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Critical success factors

   

What are critical success factors?

With every organization, process or product there are some critical factors on which their success depends. The success of a book is not whether there is an unwanted printing mark on a page - it is whether the book lives up to the readers expectations and that is more to do with the substance than with materials. The success of electronic equipment is dependent on appearance, function and reliability. The success of an automobile depends on appearance, function, safety, reliability and maintainability. In most cases these factors will be defined in the product specification and will be the functions that the product is required to perform. With processes, success may depend on throughput, resource consumption, traceability and/or response. With the organization, success may depend on market intelligence, retaining competent people, short product development timescales, the quality of conformity or service standards - these will be the organizations objectives

Why is it important to understand critical success factors?

Critical success factors either drive or impede your performance and constrain the manner in which a process operates. Drivers will help you succeed, they will propel you towards your goal. Barriers will get in the way and stop you achieving your goal. Some of these are external to the organization and out of your control. Others are internal to the organization and within your control. You can change these should there be the motivation to do so. This is where we enter the arena of the management of change. It is not only technological change but changes in attitude, behaviour, belief etc that may be needed depending on what the goal is and the environment in which this goal is to be achieved.

How are critical success factors determined?

The CSFs can be determined simply by asking the question of the organization or a particular business proposition, “What factors affect our ability to get it right, or to realise our vision or to fulfil our mission, or to achieve out objectives?” It rather depends on the level at which you ask the question. The result might be a mixed bag of things, some of which may be more relevant to a process risk assessment.  Two techniques have emerged that are more methodical, one is a PEST analysis and the other is a SWOT analysis. A PEST analysis measures a market whereas a SWOT analysis measures a business.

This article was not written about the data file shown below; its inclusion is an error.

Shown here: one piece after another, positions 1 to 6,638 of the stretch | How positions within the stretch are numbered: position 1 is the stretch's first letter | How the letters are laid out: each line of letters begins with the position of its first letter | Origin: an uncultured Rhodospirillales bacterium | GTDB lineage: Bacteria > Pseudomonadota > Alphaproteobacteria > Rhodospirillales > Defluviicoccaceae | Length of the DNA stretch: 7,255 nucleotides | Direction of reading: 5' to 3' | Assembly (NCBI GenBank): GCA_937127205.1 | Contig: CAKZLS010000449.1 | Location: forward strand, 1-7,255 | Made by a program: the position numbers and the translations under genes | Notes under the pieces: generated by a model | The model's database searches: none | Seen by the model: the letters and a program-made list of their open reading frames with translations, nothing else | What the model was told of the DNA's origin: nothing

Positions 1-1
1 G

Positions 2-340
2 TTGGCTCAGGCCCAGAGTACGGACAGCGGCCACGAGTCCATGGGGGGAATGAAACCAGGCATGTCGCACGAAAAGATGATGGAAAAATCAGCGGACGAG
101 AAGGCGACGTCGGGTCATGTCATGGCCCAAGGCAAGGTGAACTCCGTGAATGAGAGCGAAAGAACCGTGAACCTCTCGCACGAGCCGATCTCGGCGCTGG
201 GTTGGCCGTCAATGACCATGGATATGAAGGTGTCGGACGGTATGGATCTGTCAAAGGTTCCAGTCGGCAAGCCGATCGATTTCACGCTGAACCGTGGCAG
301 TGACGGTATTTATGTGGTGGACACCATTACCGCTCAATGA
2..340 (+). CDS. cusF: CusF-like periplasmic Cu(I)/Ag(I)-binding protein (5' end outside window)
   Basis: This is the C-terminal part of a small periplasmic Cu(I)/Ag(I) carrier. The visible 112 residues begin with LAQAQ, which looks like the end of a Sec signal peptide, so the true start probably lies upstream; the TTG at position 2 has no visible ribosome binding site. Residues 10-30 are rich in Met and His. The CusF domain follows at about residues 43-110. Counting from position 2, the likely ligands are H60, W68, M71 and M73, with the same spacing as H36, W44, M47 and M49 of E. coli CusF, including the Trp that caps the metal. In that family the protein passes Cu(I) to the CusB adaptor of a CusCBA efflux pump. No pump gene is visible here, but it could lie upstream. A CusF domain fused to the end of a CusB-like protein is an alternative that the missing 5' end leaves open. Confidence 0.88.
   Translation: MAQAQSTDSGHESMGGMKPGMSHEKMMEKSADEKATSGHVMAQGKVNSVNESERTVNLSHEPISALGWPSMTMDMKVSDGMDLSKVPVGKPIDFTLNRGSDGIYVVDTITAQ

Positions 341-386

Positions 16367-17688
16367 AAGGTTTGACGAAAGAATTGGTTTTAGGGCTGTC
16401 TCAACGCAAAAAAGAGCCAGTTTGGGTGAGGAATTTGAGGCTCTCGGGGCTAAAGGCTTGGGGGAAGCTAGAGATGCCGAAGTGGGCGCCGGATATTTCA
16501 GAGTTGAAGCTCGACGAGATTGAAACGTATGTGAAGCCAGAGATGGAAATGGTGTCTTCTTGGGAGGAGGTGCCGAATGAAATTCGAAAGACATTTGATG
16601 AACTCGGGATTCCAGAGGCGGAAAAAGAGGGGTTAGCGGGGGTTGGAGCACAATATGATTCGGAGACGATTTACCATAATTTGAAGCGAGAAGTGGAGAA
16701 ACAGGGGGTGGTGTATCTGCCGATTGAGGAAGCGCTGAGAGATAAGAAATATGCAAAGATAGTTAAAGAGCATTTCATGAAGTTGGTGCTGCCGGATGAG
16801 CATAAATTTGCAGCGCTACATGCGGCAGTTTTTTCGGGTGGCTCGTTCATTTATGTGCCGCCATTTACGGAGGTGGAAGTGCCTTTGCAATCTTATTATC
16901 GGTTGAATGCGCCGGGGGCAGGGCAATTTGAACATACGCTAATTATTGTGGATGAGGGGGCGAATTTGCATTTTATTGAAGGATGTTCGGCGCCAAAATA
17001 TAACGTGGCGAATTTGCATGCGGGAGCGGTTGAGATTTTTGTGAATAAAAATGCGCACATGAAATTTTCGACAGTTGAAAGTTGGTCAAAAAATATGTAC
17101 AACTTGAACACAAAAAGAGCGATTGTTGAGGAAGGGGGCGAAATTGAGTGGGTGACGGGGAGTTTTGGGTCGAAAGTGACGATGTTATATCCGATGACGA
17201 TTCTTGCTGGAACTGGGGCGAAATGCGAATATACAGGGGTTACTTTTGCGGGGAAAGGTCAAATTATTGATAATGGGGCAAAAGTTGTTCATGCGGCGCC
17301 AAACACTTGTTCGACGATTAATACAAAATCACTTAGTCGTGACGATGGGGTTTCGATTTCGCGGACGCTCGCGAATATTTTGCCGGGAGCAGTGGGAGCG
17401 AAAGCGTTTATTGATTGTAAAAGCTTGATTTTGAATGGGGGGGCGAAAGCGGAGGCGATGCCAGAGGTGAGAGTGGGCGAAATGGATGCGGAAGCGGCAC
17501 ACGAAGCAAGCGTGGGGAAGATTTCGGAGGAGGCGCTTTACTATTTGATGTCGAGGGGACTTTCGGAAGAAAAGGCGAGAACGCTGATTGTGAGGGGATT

PEST (Political, Economic, Social and Technological) analysis measures the market relative to a particular organizational goal or business proposition. It serves to identify what is going on in the external environment that could affect the future direction of the organization or the success of a business proposition. Strategies that do not take these influences into account are invariably doomed to failure.

The SWOT (Strengths, Weaknesses, Opportunities and Threats) analysis looks at the organization itself or a business proposition or indeed a competitor.  The PEST affects the SWOT but not visa versa. Without a clear understanding of an organization’s strengths, weaknesses, opportunities and threats business plans may fail, goals will be missed and new product or service development programmes will fail to live up to their potential. The analysis of strengths and weaknesses looks inwards on the organization, whereas the analysis of opportunities and threats looks outwards and can therefore be derived from the PEST.

What do I do once I have identified the critical success factors?

Critical success factors shape your objectives.

  • If your success depends on the safety of your products, you need safety objectives.

  • If your success depends on securing the integrity of information entrusted to you by your customers, then you need security objectives.

  • If your success depends on the impact your operations have on the environment, you need environmental objectives.
  • If your success depends on capital investment in modern plant and machinery, you need financial objectives.

 

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Last amended 24/08/2013
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